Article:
The Federal Government is pitching its pre-election Budget as a solution to cost of living pressures. However, preliminary responses from First Nations, disability, aged care and other advocates are generally critical.
Below, we compile reaction from: People with Disability Australia; the Australian Aged Care Collaboration; the Change the Record coalition; community health services provider cohealth; the Australian Medical Association; the Australian Nursing and Midwifery Federation; the Rural Doctors Association of Australia; Australian Primary Health Care Nurses Association; the Australian Academy of Science; the Refugee Council of Australia.
Budget fails to deliver for First Nations peoples
Statement by First Nations coalition Change the Record
Change the Record has condemned the Morrison Government’s pre-election Budget as failing to meet community needs or expectations. The First Nations-led Coalition was looking for investment in key social security supports, housing and family violence prevention services to meet critical justice and family violence Closing the Gap targets. Instead, it claims, Aboriginal and Torres Strait Islander peoples have once again been left behind.
Cheryl Axleby, Co-Chair Change the Record:
“It is only March and already five of our people have died behind bars. The Covid-19 pandemic has highlighted the dangers of the overcrowded and substandard housing that too many of our people are forced to live in, and appallingly low social security payments drive our people into poverty. If a Budget is a reflection of a government’s priorities then this Government is sending a clear message that it does not care about FIrst Nations peoples.”
Antoinette Braybrook, Co-Chair Change the Record and Family Violence Prevention and Legal Services Forum:
“The calls for urgent, meaningful action to address family violence have been deafening – but again the voices of Aboriginal and Torres Strait Islander women have been silenced in this Budget. For years, we have been calling for adequate funding so our services don’t have to turn women away, but again this Budget has not delivered. Our peak body was defunded under this government, and again not a single cent has been allocated to ensure we can continue to advocate for First Nations women and children on the national stage.”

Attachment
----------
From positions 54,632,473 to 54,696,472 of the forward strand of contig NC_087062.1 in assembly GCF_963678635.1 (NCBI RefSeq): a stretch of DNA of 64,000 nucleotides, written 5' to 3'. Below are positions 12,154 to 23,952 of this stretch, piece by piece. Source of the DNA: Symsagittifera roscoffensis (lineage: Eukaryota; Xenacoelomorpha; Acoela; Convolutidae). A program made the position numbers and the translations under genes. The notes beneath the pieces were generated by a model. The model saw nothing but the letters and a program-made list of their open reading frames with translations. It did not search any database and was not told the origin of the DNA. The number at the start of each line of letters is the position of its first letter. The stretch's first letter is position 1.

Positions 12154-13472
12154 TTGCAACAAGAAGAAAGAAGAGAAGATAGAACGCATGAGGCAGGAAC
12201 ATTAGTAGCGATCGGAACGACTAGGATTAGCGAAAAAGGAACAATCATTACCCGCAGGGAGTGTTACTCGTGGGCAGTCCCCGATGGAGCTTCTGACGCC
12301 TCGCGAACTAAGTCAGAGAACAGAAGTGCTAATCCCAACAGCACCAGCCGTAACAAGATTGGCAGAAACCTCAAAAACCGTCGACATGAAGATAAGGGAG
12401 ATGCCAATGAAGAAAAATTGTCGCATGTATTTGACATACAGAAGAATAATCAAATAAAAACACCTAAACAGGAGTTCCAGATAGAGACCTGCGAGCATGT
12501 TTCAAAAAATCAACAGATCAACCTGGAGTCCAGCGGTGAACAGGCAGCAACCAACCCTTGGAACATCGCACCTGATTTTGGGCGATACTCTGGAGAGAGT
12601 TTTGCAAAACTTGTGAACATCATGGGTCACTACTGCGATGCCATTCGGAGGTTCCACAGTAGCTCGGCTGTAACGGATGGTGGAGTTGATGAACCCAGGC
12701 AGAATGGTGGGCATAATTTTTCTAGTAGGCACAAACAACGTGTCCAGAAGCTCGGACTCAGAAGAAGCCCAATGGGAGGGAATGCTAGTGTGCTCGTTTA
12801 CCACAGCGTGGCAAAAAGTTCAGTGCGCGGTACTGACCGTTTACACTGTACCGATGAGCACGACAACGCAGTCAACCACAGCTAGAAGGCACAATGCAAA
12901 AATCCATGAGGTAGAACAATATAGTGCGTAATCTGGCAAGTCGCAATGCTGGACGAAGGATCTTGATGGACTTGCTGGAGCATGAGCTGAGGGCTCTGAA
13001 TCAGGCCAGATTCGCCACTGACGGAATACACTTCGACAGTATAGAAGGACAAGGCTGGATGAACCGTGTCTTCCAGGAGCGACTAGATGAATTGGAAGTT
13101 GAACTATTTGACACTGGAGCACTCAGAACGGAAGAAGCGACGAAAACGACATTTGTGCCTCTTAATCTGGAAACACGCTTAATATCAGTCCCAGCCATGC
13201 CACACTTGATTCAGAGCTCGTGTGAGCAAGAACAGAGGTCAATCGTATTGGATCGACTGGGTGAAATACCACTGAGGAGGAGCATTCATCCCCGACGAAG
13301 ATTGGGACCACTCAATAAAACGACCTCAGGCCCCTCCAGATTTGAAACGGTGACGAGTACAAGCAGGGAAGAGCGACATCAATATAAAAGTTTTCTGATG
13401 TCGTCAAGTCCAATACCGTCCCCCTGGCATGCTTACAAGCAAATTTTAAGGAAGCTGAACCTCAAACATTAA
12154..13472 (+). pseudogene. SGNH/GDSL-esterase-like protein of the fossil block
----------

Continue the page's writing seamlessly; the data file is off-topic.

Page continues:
Priscilla Atkins, Chair, NATSILS:
“Aboriginal and Torres Strait Islander Legal Services are suffering from a demand we cannot meet due to severe under-resourcing, understaffing and the flow-on effects from lack of pay parity across the sector. Given the crisis of Black deaths in custody and rates of over-incarceration of our mob, it is more important than ever to deliver more funding and job-creation for ATSILS across Australia, yet once again the Budget lets our people down. Adequate funding for ATSILS means that Aboriginal and Torres Strait Islander people can access culturally safe legal support when and where they need it, which supports our communities and reduces the over-incarceration of our people.”
Damian Griffis, First Peoples Disability Network:
“FPDN welcomes the commitment from the government to building a stronger First Peoples disability network through the Disability sector strengthening strategy and FPDNs National Disability Footprint.
To continue this work, we encourage the the government to invest in the co-design of a First Peoples Disability plan that bridges the gap between Australia’s Disability Strategy and Closing the Gap, whilst ensuring the our communities are appropriately supported and resourced to respond to COVID-19, which is hitting us hardest right now.”
Maggie Munn, Amnesty International Australia:
“If the government is serious about reaching Closing the Gap targets they’d show leadership on raising the age of criminal responsibility to at least 14.
“The overrepresentation of First Nations People in prisons and in custody is a result of successive governments’ failures to appropriately fund housing, justice, health and support services that work with mob to ensure we are safe, supported and can thrive. Governments must stop putting First Nations People at the end of their to-do lists.
“If the Federal Government committed to a National Justice Reinvestment Body, it would be a meaningful step in addressing overrepresentation of First Nations people in jail and give our kids a chance to live happy and healthy lives free of the criminal justice system.”
Paul Wright, Executive Director ANTaR:
“The Coalition has had 9 years, nearly a decade, to address the rates of incarceration, the deaths in custody and the injustice of the system that discriminates against First Nations Peoples. Another decade of failure is unacceptable, it is time to start investing in the solutions that the Aboriginal and Torres Strait Islander leaders and their communities have been calling for – because clearly their governments can’t get it done.”
Federal Budget neglects people most in need
Statement by cohealth